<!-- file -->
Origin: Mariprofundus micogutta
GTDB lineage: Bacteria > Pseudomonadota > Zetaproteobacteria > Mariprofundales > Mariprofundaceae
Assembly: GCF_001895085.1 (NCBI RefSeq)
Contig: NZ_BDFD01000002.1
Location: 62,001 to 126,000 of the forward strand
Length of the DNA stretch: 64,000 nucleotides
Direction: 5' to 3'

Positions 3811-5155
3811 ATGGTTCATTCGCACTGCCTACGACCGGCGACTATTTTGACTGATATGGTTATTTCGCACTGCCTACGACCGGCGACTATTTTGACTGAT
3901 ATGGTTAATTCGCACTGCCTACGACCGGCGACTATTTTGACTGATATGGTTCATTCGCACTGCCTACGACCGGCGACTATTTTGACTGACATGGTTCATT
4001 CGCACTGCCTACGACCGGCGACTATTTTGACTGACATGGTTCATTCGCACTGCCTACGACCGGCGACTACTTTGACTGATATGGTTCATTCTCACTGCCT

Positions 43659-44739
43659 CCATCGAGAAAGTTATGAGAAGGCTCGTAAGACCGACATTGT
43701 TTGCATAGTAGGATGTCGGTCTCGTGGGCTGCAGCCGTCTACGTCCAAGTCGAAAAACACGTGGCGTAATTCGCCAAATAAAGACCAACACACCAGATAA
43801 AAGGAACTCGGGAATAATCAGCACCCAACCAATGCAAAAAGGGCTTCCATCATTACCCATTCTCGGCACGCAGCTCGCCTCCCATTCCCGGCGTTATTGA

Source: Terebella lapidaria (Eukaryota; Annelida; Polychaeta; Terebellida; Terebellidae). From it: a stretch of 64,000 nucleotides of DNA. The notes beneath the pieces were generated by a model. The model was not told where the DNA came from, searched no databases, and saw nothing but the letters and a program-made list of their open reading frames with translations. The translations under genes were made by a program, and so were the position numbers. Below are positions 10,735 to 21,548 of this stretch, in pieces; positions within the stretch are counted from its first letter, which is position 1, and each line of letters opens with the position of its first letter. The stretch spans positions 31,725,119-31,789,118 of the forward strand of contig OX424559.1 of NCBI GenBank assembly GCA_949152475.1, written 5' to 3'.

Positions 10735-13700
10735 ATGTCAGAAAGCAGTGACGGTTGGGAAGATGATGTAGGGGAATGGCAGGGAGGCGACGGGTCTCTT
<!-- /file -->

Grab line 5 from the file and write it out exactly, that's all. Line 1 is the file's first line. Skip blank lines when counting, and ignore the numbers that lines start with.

Location: 62,001 to 126,000 of the forward strand